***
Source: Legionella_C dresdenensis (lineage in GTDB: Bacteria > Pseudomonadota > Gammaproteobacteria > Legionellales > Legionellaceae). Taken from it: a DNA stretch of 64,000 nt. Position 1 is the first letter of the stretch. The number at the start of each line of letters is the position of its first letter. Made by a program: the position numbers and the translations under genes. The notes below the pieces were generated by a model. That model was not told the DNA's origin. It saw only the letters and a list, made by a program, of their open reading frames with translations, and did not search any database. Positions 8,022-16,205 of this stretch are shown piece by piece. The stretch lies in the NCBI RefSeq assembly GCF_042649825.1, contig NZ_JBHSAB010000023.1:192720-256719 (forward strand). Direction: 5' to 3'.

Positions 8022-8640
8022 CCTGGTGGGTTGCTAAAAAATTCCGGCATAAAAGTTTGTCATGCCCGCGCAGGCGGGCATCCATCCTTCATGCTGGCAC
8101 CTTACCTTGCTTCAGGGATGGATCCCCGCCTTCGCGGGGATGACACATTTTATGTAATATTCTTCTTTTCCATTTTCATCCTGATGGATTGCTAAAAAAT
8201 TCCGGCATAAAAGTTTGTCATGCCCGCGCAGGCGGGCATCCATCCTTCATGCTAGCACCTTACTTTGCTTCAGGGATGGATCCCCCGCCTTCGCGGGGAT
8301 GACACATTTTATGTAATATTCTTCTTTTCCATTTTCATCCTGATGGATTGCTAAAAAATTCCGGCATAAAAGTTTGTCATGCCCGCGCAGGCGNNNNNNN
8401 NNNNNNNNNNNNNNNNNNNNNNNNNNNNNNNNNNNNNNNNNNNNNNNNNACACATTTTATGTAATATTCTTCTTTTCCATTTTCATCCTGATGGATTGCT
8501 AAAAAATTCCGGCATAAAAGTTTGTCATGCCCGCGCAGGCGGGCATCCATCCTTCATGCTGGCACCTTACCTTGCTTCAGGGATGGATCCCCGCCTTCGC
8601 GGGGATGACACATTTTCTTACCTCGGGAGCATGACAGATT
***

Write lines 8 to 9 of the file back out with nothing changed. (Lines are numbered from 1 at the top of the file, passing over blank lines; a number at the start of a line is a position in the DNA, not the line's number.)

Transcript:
8501 AAAAAATTCCGGCATAAAAGTTTGTCATGCCCGCGCAGGCGGGCATCCATCCTTCATGCTGGCACCTTACCTTGCTTCAGGGATGGATCCCCGCCTTCGC
8601 GGGGATGACACATTTTCTTACCTCGGGAGCATGACAGATT